Tuesday , February 27 2024
Sudan is also at a pivotal crossroads in terms of peace and reconstruction

CRS Continues School Meals for Peace Tradition in Sudan

Sudan and Austria might not seem to be countries with much in common, yet both nations have seen the devastation of war on the homefront. For Austria, it was world wars; for southern Sudan, a civil war that ended in 2005 with a fragile peace agreement. There is also the conflict in the Darfur region.

Both Austria and Sudan have experienced the child malnutrition that so often accompanies conflict, and both countries have benefited from school feeding provided by Catholic Relief Services.(CRS).

In the case of Austria, Catholic Relief Services (CRS) was one of the forces behind school meals for children in the post-World War II years. This was pivotal. Children were at risk of malnutrition after the war. The reconstruction was made difficult by harsh winters and drought in 1946-47 which decreased food supplies. CRS was one of the charities on the ground helping the U.S. Army, UNRRA and UNICEF in providing school feeding.

Today, Sudan is also at a pivotal crossroads in terms of peace and reconstruction. There is the referendum in January on whether Southern Sudan should become a separate country. There is now an intense push for peace and reconstruction from the civil conflicts which have plagued Sudan for so many years.


Will children in Sudan see peace and reconstruction? (Catholic Relief Services photo)


Once again Catholic Relief Services, in addition to its peacemaking efforts, is providing school meals for children. Partnering with the UN World Food Programme, CRS is helping 16,889 primary school children in Bor Country in Southern Sudan. This program not only provides food for the schools, but also includes a take-home ration to encourage more girls to attend. The girl then becomes a breadwinner under this plan and the parents are more likely to send her to school.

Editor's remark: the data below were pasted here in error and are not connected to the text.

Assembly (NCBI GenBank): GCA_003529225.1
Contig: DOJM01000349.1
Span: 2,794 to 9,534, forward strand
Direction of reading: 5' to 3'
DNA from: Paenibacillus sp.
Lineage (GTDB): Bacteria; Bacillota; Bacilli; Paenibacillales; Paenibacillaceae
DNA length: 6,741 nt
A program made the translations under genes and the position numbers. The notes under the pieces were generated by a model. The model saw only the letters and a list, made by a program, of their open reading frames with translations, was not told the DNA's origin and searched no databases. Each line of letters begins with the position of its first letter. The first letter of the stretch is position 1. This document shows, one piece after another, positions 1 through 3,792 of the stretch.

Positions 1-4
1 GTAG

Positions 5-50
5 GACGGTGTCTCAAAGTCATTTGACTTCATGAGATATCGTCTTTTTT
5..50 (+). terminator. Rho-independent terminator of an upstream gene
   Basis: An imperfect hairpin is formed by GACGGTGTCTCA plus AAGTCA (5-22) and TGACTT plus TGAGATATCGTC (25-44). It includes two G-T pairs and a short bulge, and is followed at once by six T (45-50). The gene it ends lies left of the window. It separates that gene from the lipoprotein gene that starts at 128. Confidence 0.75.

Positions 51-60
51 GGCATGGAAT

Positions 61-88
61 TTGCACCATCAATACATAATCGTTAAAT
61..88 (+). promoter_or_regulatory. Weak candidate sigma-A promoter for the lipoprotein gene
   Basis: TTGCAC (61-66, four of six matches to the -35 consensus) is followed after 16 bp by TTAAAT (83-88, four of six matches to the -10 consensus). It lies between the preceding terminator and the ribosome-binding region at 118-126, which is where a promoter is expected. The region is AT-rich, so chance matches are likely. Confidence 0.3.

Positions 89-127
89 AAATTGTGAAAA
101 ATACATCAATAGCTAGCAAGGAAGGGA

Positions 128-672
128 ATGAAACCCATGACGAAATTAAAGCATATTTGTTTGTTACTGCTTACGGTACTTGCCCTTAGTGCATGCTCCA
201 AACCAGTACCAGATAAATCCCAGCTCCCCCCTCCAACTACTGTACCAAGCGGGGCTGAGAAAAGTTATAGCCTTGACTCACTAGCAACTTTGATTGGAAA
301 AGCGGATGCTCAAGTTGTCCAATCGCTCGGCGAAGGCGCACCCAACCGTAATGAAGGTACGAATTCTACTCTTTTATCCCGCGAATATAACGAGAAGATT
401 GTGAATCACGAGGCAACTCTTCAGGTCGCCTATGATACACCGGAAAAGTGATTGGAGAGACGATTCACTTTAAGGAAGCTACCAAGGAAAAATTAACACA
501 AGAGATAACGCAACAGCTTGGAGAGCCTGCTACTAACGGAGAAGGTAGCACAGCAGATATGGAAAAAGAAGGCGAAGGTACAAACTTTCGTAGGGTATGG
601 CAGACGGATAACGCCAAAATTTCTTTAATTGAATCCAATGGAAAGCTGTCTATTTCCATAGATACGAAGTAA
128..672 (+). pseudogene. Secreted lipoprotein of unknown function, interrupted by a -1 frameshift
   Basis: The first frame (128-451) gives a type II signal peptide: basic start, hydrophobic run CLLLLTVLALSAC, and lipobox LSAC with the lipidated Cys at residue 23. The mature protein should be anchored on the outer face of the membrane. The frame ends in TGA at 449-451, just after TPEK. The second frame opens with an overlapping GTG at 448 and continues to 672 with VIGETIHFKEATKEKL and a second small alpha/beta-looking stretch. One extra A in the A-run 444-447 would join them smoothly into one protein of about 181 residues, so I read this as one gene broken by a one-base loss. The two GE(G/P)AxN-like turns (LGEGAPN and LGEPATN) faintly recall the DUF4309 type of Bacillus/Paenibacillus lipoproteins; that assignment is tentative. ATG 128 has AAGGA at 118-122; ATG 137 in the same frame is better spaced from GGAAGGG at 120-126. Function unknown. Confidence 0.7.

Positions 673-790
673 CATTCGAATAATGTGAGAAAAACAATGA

The CRS Food for Recovery program also helps with the construction and improvement of school facilities. Laborers are given food for their work. Schools benefit as well as the workers since they receive the ration. This is reconstruction both in terms of infrastructure and improving nutrition.

To learn more about the work of Catholic Relief Services in Sudan, please visit Peace in Sudan.

About William Lambers

William Lambers is the author of several books including Ending World Hunger: School Lunches for Kids Around the World. This book features over 50 interviews with officials from the UN World Food Programme and other charities discussing school feeding programs that fight child hunger. He is also the author of Nuclear Weapons, The Road to Peace: From the Disarming of the Great Lakes to the Nuclear Test Ban Treaty, Open Skies for Peace, The Spirit of the Marshall Plan: Taking Action Against World Hunger, School Lunches for Kids Around the World, The Roadmap to End Global Hunger, From War to Peace and the Battle of Britain. He is also a writer for the History News Service. His articles have been published by newspapers including the Cincinnati Enquirer, Des Moines Register, the New York Times, San Francisco Chronicle, Buffalo News, San Diego Union Tribune, the Providence Journal, Free Lance-Star (VA), the Bakersfield Californian, the Washington Post, Miami Herald (FL), Chicago Sun-Times, the Patriot Ledger (MA), Charleston Sunday Gazette Mail (WV), the Cincinnati Post, Salt Lake Tribune (UT), North Adams Transcript (MA), Wichita Eagle (KS), Monterey Herald (CA), Athens Banner-Herald (GA) and the Duluth News Journal. His articles also appear on History News Network (HNN) and Think Africa Press. Mr. Lambers is a graduate of the College of Mount St. Joseph in Ohio with degrees in Liberal Arts (BA) and Organizational Leadership (MS). He is also a member of the Feeding America Blogger Council.

Check Also

Bass Reeves

Austin Film Festival: ‘Lawmen: Bass Reeves’ – An Untold Story with David Oyelowo

'Lawmen: Bass Reeves' gives an exciting and fact-based look at the life of one of the first Black U.S. deputy marshals after the Civil War.